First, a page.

Distributing BQSKit Across a Cluster

This guide describes how to launch a BQSKit Runtime Server in detached mode on one or more computers, connect to it, and perform compilations on the server. The detached mode allows for greater parallelization from cluster computing all the way up to supercomputers.

Detached Runtime Architecture

When distributing a runtime across many computers, we need to start it in detached mode, where the server is “detached” from the client, i.e., started and stopped independently. As opposed to the attached mode, which happens transparently to the user whenever they instantiate a Compiler or call the compile() function.

The detached runtime architecture consists of four types of entities:

  1. Clients who submit compilation tasks

  2. A Server that acts as a central controller

  3. Managers that manage workers and act as a liaison between the server and workers

  4. Workers that perform the actual computation

Starting a Detached Server

To start a detached server, we first must start the managers, who will spin up workers, then wait to connect to a server. To do this, launch the following executable:


See bqskit-manager --help for info on options. A manager should be started on all shared memory (typically individual computers/nodes) systems first. Then, we launch the server and provide the IP addresses of all the managers to connect to:

bqskit-server <manager-ip-1> <manager-ip-2> ...

See bqskit-server --help for info on potential options.

Optionally Configuring Worker Ranks

There is an optional, slightly altered way to start the managers that allows more fine-grained control over worker ranks. This method is helpful if you need to specify environment variables to different groups of workers on the same system. For example, in a multi-GPU system, you may use environment variables to control access to GPUs and want to split the workers to different GPUs but still have one manager responsible for the lot.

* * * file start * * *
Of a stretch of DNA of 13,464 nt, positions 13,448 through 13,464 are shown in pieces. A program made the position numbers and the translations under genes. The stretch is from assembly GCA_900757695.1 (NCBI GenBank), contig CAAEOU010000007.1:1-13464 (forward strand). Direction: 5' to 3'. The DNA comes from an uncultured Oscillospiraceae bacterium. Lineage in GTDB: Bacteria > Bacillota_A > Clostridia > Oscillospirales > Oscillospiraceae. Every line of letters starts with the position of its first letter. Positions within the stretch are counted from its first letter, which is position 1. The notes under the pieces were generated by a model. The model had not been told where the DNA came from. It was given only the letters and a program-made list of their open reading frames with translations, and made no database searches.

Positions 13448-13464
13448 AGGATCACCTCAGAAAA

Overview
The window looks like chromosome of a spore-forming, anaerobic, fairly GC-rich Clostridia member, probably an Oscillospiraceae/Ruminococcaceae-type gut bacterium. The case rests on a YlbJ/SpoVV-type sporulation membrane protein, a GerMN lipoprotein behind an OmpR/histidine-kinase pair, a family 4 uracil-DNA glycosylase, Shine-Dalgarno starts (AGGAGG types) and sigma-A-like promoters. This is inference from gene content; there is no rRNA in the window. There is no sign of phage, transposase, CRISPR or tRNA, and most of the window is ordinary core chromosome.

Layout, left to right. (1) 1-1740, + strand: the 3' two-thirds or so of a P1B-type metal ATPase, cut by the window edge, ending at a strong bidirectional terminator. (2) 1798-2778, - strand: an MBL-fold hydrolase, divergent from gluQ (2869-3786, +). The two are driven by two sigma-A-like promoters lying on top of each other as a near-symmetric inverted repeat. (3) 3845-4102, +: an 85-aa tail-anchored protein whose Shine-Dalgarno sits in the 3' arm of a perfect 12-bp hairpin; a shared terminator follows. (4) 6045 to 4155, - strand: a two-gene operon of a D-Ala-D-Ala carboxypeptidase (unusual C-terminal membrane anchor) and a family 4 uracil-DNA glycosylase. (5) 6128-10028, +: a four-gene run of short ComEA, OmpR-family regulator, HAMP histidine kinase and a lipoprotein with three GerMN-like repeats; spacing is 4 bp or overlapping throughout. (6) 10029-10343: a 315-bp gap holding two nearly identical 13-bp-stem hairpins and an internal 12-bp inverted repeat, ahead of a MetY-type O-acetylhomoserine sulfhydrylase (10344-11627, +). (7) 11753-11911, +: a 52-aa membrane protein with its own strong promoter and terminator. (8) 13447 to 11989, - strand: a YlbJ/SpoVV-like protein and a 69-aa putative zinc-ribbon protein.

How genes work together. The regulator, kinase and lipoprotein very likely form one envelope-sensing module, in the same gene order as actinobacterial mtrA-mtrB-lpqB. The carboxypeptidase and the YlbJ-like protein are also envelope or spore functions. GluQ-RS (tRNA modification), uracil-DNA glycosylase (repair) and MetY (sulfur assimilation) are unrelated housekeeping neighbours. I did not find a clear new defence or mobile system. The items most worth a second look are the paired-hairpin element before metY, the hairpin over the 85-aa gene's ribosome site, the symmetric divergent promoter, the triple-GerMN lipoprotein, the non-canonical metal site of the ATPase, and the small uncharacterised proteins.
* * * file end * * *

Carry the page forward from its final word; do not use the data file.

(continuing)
To accomplish this, we first start the manager, then the workers independently, and finally the server as usual. In this start-up method, we need to tell the manager to connect to the workers rather than spawn them. This is done with -x flag:

bqskit-manager -x

Then, you start the workers and connect them to the manager:

ENV_VAR=SOMETHING bqskit-worker <num_workers_in_rank>

See bqskit-worker --help for more info. You can also use the --cpus flag to pin workers to cores.

Spawning a Manager Hierarchy

Typically, in a small cluster, managers will directly manage workers and report to the central server. However, this is not a necessity. Managers can manage other managers and work under different managers. This hierarchical, potentially-unbalanced architecture may be helpful in heterogenous clusters or large supercomputers where more explicit control over communication is desired.

While spawning the server, we spawn the lower-level managers first, then work our way up until we complete the runtime with a server. The lowest-level workers and managers can be spawned the same as above, but now we spawn the next-level up managers by passing in the IP address of the lower-level managers:

bqskit-manager -m <lower-level-manager-ip-1> <lower-level-manager-ip-2> ...

Lastly, the server is started the same way:

bqskit-server <most-senior-manager-ip-1> <most-senior-manager-ip-2> ...

Shutting Down a Server

Interrupting the central server will properly shut down the entire runtime architecture and clean up all resources. A client cannot shut down the runtime in detached mode.

Connecting to and Compiling with a Server

Once a bqskit server has been started in detached mode, we can connect to it by simply passing its IP address into a Compiler constructor or as a keyword argument in the compile() method:

with Compiler(ip='server_ip') as compiler:


bqskit.compile(..., ip='server_ip')

Sample SLURM Script Template

Below is a sample SLURM script template that can be filled in to start a detached runtime and execute a client script all-in-one.

#SBATCH --job-name={name}
#SBATCH -A {account}
#SBATCH -C cpu
#SBATCH -q regular
#SBATCH -t {timelimit}
#SBATCH --nodes={nodes}
#SBATCH --ntasks-per-node=1
#SBATCH --output={out_log}
#SBATCH --error={err_log}

module load python &> /dev/null
conda activate {pythonenv} &> /dev/null

echo "Starting runtime managers..."
srun --output {manager_log}-%t bqskit-manager -n{num_workers} -v &

count_started_managers() {{
    for log in $(find $(dirname {manager_log}) -wholename "{manager_log}-*");
        grep -q "Started outgoing thread." $log && printf ".";
    done | wc -m

while [ $(count_started_managers | xargs echo -n) -lt {nodes} ]; do
    sleep 1

echo "Starting runtime server..."
bqskit-server $(scontrol show hostnames "$SLURM_JOB_NODELIST" | tr '\\n' ' ') -v &> {server_log} &

sleep 1

echo "Running compilation workflow..."
python {python_script} localhost

echo "Shutting down server."
kill -2 $server_pid

See Also